Walking Rainbow Glasses

Try This: Make a Walking Rainbow

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Make a Walking Rainbow

Sometimes the severe weather we see in the spring brings us a rainbow — in this activity you can create a “walking” rainbow in your own kitchen!

Here’s what you need:

  • 7 small, clear cups
  • Paper towels - six half-sheets, or three full paper towels cut in half
  • Red, yellow, and blue food coloring
  • Water

 

1. Place seven cups in a row. Fill the first, third, fifth, and seventh cups with water — they should be full, but not overflowing. The other cups should remain empty. 

2. Add five drops of red food coloring in the first and seventh cup.

3. Add five drops of yellow food coloring to the third cup.

4. Add five drops of blue food coloring to the fifth cup.

5. Fold a paper towel into a narrow strip about 1” wide. If you’re using half-sheet paper towels, fold it in half lengthwise and then in half again. Full sheet paper towels are probably large enough to be cut in half and then folded. 

6. Place one end of your paper towel in the bottom of your first cup and place the other end in the bottom of the cup next to it. Submerge the paper towels as much as possible to reduce the length of loose paper towel between the cups. Repeat this until each cup is connected to the cup next to it with a paper towel.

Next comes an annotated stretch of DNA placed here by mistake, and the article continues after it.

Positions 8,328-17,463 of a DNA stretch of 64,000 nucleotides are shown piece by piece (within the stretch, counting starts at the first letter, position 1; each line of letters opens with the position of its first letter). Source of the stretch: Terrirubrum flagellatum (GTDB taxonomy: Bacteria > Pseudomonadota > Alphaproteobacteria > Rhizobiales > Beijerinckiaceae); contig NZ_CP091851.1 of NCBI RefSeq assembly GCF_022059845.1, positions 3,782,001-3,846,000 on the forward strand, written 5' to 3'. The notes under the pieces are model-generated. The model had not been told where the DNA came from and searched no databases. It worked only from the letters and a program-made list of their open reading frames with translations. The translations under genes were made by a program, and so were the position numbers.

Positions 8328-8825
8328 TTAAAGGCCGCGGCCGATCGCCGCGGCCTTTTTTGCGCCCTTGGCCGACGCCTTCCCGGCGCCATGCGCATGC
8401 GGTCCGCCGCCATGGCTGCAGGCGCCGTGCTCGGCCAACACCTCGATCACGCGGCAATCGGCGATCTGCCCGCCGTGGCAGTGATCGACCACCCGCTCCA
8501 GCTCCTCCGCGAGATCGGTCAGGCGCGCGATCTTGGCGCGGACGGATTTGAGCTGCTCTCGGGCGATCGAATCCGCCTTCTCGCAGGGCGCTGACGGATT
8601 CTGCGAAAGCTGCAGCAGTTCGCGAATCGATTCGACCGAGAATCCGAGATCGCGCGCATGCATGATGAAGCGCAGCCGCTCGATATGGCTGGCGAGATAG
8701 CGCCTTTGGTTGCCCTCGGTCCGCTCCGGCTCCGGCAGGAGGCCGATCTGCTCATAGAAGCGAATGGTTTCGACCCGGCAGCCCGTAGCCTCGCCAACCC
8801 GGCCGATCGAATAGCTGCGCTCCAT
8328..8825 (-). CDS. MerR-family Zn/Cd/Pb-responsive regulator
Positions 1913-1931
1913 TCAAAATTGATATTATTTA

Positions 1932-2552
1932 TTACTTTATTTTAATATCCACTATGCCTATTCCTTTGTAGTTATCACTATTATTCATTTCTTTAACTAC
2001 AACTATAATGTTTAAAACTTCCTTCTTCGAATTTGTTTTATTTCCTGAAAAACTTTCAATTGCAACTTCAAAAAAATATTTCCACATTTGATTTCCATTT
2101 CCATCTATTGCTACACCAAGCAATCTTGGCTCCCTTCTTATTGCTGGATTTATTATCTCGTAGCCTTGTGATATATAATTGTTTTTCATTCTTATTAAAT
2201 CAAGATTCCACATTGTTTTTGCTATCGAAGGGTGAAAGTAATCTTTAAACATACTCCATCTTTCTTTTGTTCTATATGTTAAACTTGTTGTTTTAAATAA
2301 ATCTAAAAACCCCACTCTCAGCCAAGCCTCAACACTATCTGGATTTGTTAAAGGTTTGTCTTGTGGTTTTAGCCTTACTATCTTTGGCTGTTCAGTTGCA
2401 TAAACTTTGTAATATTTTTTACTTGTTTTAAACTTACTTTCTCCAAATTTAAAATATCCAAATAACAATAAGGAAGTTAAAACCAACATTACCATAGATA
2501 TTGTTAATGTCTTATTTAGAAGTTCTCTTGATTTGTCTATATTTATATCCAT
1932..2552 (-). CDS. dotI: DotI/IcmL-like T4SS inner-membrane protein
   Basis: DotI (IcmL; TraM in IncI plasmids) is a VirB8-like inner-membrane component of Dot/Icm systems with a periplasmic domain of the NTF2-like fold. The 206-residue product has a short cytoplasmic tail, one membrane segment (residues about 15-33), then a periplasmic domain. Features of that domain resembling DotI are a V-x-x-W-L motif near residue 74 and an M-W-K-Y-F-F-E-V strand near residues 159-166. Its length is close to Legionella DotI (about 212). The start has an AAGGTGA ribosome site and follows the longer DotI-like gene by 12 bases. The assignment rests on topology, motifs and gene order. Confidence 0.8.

7. Watch for a few minutes as the colored water “walks” to the empty cups. Periodically check on the cups. What changed after 15 minutes, 30 minutes, and one hour? To see the changes happen quickly after the fact, try setting up a time-lapse video before you start!

What’s happening: 

It may appear that the colored water is defying gravity when it goes up the paper towel and walks to the once empty cup, but actually it moves because of a process called capillary action.

Capillary action is the ability of a liquid to flow upward against gravity in narrow spaces within porous or spongy solids. Capillary action is the result of the cohesion, adhesion, and surface tension of the water. 

Cohesion describes how a substance, such as water, sticks to itself. Adhesion is the tendency of a substance, such as water, to stick to a surface. Surface tension is the result of cohesion, and makes the water’s surface strong. 

Basically, though we don’t often think of it this way, water has some really sticky qualities! This is the same thing that helps water climb from a plant's roots to its leaves.

Take it further: 

If you do this activity a second time, what variables might make a difference? Does the temperature of the water change how quickly the water is absorbed by the paper towel? What happens if you use uneven amounts of food coloring? Let us know with #SMOatHome!